"When I went to the guitarist, I never thought of it as strings. I thought of it as a keyboard," Ellis says. "When I started listening to Charlie Christian and Django Reinhart, I had already formed an opinion about music,
so I wasn't as interested in their music as in their ability to play. I didn't really get interested in any jazz guitarist until Wes Montgomery came along, and he was the total package.
Ellis' meeting with Montgomery proved a revelation.
"I called his room in the Sutherland Hotel (in Chicago) when he was playing there and told him, 'Hey, Wes, you don't know me and I don't know you, but we have mutual friends. My name is Manty Ellis, and I'm calling you from
Milwaukee.' And he talked to me about coming to Chicago, he was just that type of cat. And so a friend of mine and I drove over to Chicago, and that's where I found out about the jazz guitar. At the Sutherland Hotel in Chicago in 1961!
I came over and we talked and when they played that night he talked me into playing.
"Now, I'm telling you, this was as amateurish as you could be, and here's Wes Montgomery handing you his guitar. Man, that guitar weighed about 1,000 pounds. They talk about plans. A fighter talks about fight plans until
he gets hit. Then the plan goes out the window. Oh man, that was the lesson of my life."
That lesson had significant consequences. Many of the qualities attributed to Montgomery can also attach to Ellis, such as
use of parallel octaves to serve the melody, the outstanding melodicism. His ability to create mellifluous, fresh chord
progression makes him an ideal accompanist to a dynamic pianist.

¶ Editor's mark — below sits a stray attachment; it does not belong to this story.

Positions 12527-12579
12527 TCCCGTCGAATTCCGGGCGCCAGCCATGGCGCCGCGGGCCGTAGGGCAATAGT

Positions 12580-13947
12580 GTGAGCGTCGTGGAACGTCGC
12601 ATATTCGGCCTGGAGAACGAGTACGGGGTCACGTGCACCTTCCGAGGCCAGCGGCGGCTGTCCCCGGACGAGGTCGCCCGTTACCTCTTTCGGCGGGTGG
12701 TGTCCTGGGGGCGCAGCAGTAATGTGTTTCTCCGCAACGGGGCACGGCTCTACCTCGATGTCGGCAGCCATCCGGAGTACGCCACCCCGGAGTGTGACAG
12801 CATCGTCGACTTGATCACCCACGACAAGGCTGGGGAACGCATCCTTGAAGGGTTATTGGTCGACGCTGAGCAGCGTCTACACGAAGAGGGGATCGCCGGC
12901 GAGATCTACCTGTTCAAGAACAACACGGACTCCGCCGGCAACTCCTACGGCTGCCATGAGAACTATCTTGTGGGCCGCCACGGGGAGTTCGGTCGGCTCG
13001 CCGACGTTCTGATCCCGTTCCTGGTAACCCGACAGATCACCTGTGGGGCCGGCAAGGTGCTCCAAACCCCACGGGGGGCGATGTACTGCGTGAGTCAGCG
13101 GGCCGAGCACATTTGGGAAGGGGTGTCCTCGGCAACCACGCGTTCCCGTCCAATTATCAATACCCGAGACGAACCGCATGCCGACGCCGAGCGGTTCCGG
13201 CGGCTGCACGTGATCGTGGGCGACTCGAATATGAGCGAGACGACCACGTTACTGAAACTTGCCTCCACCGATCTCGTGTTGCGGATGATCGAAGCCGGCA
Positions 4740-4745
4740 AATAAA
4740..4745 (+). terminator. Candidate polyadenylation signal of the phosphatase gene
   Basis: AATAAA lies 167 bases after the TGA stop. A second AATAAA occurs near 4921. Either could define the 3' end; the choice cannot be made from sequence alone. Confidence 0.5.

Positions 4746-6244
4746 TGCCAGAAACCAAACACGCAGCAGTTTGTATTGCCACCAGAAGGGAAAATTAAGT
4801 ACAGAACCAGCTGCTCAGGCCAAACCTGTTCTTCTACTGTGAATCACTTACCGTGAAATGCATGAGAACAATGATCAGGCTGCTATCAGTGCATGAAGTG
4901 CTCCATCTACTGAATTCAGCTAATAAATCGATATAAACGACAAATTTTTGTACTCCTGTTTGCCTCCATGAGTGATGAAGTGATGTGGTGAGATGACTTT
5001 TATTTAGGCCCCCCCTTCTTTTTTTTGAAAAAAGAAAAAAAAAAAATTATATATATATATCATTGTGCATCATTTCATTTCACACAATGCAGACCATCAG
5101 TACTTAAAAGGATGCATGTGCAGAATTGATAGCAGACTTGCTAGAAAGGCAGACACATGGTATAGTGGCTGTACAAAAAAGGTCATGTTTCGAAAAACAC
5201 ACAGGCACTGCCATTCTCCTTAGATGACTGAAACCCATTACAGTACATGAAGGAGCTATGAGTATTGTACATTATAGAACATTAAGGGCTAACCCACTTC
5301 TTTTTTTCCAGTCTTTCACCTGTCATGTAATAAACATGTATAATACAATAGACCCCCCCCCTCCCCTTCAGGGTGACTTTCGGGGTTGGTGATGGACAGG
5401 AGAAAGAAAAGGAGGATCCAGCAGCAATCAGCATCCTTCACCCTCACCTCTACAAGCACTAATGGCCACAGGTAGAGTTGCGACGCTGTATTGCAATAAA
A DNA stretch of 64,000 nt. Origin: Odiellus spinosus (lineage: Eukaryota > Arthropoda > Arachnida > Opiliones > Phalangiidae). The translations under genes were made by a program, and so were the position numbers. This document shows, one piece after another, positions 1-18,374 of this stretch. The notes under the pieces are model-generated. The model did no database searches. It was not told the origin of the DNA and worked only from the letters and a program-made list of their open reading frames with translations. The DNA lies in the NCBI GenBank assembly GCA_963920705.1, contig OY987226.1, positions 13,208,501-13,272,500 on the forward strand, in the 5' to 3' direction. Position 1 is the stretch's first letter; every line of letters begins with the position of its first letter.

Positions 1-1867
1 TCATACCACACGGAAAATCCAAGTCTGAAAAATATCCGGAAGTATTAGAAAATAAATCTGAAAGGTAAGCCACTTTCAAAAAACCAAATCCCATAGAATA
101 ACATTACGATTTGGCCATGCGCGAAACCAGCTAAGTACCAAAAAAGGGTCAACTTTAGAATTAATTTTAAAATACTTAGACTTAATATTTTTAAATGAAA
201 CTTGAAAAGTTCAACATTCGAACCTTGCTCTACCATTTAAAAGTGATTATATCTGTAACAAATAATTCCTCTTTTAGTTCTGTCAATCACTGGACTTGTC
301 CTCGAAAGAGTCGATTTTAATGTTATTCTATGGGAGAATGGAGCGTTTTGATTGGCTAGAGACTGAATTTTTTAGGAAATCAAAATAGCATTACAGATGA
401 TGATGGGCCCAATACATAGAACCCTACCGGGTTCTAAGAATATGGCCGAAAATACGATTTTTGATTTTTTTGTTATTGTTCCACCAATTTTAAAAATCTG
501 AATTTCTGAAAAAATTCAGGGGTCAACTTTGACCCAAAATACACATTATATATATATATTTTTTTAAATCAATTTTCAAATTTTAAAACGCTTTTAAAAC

ELLIS HAS BECOME SIDEMAN OF CHOICE FOR many jazz greats passing through Milwaukee. He enthusiastically recalls working with saxophonists Eddie Harris and Stanley Turrentine. And after Sonny Stitt recuperated from surgery in
Milwaukee in 1974, Ellis joined him for a 49-night stint at a club the saxophonist aunt owned. That was "the experience of my life because I never heard anything like that until I played with him, and I haven't heard anything like
that since," Ellis said.
Ellis is part of a mutual admiration society. Frank Morgan came to Milwaukee two years ago primarily to try to convince Ellis to go on the road with him. Morgan said "his concept is beautiful and his art is impeccable. One time, Manty
and I went up to Madison to do a masters class and we performed a duo that was just heavenly. I can't say enough. There are some bright stars on the horizon who owe their life to him. He's a legend in his own time. I love him and there
should be a monument erected to him in Milwaukee."
The plaque on such a statue should mention how Ellis has worked on building appreciation for jazz in his hometown. For three years in the late '60s and early '70s he was musical director for The Black Scene, a local NBC affiliate public